27. The system of claim 23 further comprising the forcing element, and wherein the forcing element includes an aerodynamic surface.

28. The system of claim 23, further comprising the forcing element, and wherein the forcing element includes a thrust vectoring engine.

Description:
ROCKET TANK LIQUID LEVEL DETERMINATION, AND

ASSOCIATED SYSTEMS AND METHODS

CROSS-REFERENCE TO RELATED APPLICATION

[0001] The present application claims priority to co-pending U.S. Provisional Application No. 62/841 ,754, filed on March 12, 2018 and incorporated herein by reference.

TECHNICAL FIELD

[0002] The present technology is directed to rocket tank liquid level determination, and associated systems and methods, including techniques for actively countering liquid sloshing.

BACKGROUND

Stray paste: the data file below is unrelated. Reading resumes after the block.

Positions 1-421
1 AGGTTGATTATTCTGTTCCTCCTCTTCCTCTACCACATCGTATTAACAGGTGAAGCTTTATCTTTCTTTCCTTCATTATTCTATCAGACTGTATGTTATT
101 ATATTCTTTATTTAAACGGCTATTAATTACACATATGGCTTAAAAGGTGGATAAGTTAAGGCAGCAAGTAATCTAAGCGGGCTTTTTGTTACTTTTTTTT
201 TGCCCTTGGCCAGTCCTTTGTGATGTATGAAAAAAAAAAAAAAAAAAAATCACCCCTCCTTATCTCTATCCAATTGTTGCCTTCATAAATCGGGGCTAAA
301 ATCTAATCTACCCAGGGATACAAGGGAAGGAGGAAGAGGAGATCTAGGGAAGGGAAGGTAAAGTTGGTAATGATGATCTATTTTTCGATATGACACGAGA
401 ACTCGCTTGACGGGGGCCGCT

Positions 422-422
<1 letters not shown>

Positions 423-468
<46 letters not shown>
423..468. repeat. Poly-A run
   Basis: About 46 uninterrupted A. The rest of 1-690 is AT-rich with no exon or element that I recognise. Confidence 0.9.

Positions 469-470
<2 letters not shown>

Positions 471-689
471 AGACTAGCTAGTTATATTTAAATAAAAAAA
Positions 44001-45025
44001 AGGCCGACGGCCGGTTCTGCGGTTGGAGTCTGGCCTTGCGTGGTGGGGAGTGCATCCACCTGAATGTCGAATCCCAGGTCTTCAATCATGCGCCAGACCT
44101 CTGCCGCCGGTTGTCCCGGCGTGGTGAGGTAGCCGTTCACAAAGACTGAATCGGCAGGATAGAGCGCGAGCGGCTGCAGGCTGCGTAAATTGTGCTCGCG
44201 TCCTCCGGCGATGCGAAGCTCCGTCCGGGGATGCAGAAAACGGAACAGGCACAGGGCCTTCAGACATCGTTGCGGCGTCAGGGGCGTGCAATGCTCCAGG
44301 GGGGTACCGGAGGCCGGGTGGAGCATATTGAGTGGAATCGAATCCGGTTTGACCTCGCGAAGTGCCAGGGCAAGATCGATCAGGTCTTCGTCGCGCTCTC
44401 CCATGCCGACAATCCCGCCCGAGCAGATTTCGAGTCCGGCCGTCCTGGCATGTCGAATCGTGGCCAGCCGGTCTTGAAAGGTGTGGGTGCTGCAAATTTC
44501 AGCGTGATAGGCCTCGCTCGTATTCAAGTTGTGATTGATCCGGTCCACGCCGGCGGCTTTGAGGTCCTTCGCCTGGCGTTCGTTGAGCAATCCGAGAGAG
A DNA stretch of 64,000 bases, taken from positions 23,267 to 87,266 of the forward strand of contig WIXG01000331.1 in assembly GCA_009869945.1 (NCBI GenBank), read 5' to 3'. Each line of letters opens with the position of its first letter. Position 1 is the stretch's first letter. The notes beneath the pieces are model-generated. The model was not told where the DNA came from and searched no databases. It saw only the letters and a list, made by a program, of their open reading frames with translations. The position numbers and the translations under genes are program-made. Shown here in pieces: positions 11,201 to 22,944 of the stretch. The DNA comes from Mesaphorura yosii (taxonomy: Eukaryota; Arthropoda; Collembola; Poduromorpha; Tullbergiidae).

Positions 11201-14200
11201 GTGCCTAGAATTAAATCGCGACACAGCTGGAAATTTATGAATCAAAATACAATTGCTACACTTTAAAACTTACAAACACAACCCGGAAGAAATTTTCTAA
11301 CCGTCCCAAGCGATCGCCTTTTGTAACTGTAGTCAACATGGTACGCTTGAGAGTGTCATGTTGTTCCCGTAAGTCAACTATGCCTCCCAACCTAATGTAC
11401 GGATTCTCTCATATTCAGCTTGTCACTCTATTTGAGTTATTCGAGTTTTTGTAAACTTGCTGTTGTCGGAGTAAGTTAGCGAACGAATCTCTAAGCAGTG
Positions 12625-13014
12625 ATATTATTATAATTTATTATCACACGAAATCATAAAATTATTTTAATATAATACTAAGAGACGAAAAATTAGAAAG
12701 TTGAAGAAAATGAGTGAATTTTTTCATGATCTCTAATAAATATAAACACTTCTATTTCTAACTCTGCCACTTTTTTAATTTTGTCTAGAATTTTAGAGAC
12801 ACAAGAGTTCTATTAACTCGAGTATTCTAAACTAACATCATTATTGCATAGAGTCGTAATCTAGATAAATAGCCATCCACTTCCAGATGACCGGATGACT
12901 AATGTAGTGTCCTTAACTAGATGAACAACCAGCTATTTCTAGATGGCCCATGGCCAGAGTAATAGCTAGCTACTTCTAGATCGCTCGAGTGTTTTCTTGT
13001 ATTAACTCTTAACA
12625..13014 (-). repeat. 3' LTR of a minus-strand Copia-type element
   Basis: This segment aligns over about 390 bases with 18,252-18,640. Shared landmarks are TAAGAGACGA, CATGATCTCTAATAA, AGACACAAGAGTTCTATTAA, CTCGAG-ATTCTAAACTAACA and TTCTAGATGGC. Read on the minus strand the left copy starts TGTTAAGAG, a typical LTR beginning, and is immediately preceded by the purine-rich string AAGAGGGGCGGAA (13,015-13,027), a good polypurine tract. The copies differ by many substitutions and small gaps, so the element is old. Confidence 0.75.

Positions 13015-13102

[0003] Rockets are routinely used to launch payloads into space. Many rockets include liquid fuels and liquid oxidizers, which are stored in corresponding tanks. In order to maximize the payload delivered by the rocket to orbit or elsewhere, operators maintain the maximum levels of fuel and oxidizer within the tanks just prior to liftoff. Conventionally, rockets have included multiple, discrete, wet-level sensors located along the longitudinal axis of the tank to measure the propellant level. However, due to cost, installation, accuracy, reliability, and electrical complexity concerns, such techniques suffer from multiple drawbacks. In addition, the fuel and/or oxidizer within the tanks tends to slosh back and forth during flight. The forces created by the sloshing motion can affect the trajectory of the rocket. One approach to addressing sloshing is to place baffles within the liquid tanks. However, baffles add weight to the rocket, which in turn reduces the payload the rocket can carry. Accordingly, there remains a need for improved liquid detection and control techniques for rockets and other tanks.